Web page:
Fiinovation, with its vast experience in social development initiatives, has been encouraging corporations to urge their employees to volunteer for social causes. Although, cost involved in volunteerism doesn’t fall under the CSR rules in India, yet it is definitely a positive process to engage with the local communities. It is observed that volunteers around the world work tirelessly to craft a better future for everyone, especially during crisis situations. On this day, Fiinovation acknowledges the efforts of more than 6700 UN volunteers, 12,000 UN online volunteers and 1 billion community volunteers for their selfless contribution in the upliftment of society.
Understanding the prevalent crisis situations such as in the middle-east, Africa and other parts of the world, volunteers have risen up and provided shelter and requisite support to millions of refugees who have been forced to flee from their homes. The floods in Haiti and malaria outbreak in Sri Lanka are examples in the recent months where volunteering has helped in saving thousands of lives. “Founded on the values of solidarity and mutual trust, volunteerism transcends all cultural, linguistic and geographic boundaries. By giving their time and skills without expecting any material reward, volunteers themselves are uplifted by a singular sense of purpose,” was the message from UN Secretary General, Ban Ki-moon. In his message he pressed on the need to lend a hand and applauded volunteers for their commitment towards building a peaceful, prosperous and a dignified future for all.
Fiinovation believes that the role of volunteers will be crucial in achieving the Sustainable Development Goals by 2030. Therefore, let us all increase the awareness of voluntary contributions, thereby motivating more people from different walks of life to offer their services as volunteers.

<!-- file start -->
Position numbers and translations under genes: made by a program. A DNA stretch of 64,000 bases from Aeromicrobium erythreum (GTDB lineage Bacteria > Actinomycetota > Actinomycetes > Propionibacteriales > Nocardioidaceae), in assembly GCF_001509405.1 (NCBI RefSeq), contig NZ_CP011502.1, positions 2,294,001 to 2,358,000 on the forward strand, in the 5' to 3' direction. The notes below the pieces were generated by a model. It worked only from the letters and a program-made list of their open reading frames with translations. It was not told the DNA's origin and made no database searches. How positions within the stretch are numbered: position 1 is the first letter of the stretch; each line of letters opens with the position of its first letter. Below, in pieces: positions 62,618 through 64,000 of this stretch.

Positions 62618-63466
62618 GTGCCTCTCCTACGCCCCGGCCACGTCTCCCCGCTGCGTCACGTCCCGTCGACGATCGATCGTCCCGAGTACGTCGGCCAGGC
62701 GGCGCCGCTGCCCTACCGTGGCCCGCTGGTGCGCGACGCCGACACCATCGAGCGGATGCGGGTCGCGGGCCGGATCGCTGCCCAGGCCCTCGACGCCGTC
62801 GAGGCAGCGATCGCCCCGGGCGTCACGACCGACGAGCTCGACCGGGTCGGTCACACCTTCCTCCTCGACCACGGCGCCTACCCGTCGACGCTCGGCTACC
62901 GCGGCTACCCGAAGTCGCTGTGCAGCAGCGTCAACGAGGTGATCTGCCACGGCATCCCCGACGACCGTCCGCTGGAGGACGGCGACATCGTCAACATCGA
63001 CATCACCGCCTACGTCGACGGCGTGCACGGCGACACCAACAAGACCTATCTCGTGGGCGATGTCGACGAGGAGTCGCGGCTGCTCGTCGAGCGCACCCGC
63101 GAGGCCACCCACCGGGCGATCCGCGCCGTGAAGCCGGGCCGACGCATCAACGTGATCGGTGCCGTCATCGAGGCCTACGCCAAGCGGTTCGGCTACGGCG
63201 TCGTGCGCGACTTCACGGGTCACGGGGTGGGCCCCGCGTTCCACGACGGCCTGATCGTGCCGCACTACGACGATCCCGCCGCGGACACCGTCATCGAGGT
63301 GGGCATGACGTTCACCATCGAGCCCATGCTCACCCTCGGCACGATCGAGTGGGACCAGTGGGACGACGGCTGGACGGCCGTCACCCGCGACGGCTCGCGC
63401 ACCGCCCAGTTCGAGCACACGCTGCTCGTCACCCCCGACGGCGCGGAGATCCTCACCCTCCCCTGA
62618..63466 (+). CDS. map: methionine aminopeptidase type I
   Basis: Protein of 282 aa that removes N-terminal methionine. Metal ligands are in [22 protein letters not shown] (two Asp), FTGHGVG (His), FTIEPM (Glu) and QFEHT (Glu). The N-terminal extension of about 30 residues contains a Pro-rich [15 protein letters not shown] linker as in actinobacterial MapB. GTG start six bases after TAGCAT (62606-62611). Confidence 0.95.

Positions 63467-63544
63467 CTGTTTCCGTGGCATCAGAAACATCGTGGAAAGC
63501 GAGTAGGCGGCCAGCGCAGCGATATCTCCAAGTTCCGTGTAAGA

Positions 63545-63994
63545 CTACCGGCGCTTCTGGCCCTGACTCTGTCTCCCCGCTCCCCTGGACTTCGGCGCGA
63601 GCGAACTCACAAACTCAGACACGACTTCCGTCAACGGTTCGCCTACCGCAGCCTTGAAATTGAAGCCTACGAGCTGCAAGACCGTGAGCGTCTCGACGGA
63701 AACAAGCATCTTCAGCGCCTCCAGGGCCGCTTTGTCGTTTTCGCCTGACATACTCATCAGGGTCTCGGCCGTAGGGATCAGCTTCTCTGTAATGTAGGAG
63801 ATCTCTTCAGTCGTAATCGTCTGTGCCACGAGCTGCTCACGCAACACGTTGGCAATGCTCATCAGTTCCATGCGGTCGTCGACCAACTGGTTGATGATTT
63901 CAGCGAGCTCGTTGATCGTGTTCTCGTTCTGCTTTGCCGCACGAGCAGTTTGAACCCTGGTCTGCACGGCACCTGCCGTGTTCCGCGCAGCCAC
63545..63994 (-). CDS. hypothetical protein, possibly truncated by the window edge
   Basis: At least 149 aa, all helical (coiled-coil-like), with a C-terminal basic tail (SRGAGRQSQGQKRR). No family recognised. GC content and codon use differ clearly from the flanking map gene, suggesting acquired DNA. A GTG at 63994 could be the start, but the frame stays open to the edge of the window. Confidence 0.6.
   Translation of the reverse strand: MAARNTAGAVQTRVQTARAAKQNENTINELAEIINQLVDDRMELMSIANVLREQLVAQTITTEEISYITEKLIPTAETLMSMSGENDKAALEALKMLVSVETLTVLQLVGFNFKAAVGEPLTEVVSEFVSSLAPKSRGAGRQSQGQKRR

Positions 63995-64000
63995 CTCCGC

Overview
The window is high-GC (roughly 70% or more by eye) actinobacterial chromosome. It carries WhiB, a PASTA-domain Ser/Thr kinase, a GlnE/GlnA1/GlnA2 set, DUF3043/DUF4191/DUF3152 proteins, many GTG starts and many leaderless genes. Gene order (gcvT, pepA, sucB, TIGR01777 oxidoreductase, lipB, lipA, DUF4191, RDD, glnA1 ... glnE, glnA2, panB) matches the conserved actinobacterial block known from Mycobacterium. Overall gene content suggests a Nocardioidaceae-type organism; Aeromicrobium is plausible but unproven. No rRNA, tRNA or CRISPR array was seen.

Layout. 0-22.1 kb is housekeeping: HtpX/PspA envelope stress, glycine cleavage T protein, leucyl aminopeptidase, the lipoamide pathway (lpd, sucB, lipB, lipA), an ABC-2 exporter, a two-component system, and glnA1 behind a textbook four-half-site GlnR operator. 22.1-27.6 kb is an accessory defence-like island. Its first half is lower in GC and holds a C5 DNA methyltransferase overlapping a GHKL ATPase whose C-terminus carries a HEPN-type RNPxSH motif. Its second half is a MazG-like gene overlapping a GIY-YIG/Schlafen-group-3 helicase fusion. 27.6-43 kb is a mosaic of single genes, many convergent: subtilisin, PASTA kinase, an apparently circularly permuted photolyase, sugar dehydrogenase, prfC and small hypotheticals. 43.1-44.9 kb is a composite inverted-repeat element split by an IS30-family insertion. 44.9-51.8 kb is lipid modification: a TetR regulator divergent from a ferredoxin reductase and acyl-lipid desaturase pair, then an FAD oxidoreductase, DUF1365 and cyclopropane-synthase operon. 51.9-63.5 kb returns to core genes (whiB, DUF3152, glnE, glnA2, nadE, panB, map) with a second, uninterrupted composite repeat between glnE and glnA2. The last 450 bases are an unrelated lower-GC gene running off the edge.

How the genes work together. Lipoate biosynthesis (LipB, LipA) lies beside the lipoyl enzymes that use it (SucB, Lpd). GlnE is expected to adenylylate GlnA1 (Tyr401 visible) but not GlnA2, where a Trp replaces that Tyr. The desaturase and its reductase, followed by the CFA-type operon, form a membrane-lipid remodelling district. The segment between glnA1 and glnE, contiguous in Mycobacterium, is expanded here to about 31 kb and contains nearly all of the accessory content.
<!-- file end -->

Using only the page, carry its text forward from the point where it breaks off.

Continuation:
By Rahul Choudhury
Media & Communications, Fiinovation
1. Shah Bano case, was a controversial maintenance lawsuit in which a 62-year-old Muslim mother of five from Indore, was divorced by her husband in 1978, where she won the right to alimony from her husband in Supreme Court. However, pressure from Islamic orthodoxy ensured the court order was rejected by parliament because the judgement in favour of the woman in this case evoked criticisms among Muslims some of whom cited Quran to show that the judgement was in conflict with Islamic law. It triggered controversy about the extent of having different civil codes for different religions, especially for Muslims in India. This case caused the Congress government, with its absolute majority, to pass the Muslim Women (Protection of Rights on Divorce) Act, 1986 which diluted the judgment of the Supreme Court and, in reality, denied even utterly destitute Muslim divorcées the right to alimony from their former husbands.
2. The Sheela Barse v. State of Maharashtra Case of February 15, 1983 was a historic judgment that dealt with the issue of custodial violence against women in prisons. This resulted in an order facilitating separate police lockups for women convicts in order to shield them from further trauma and brutality.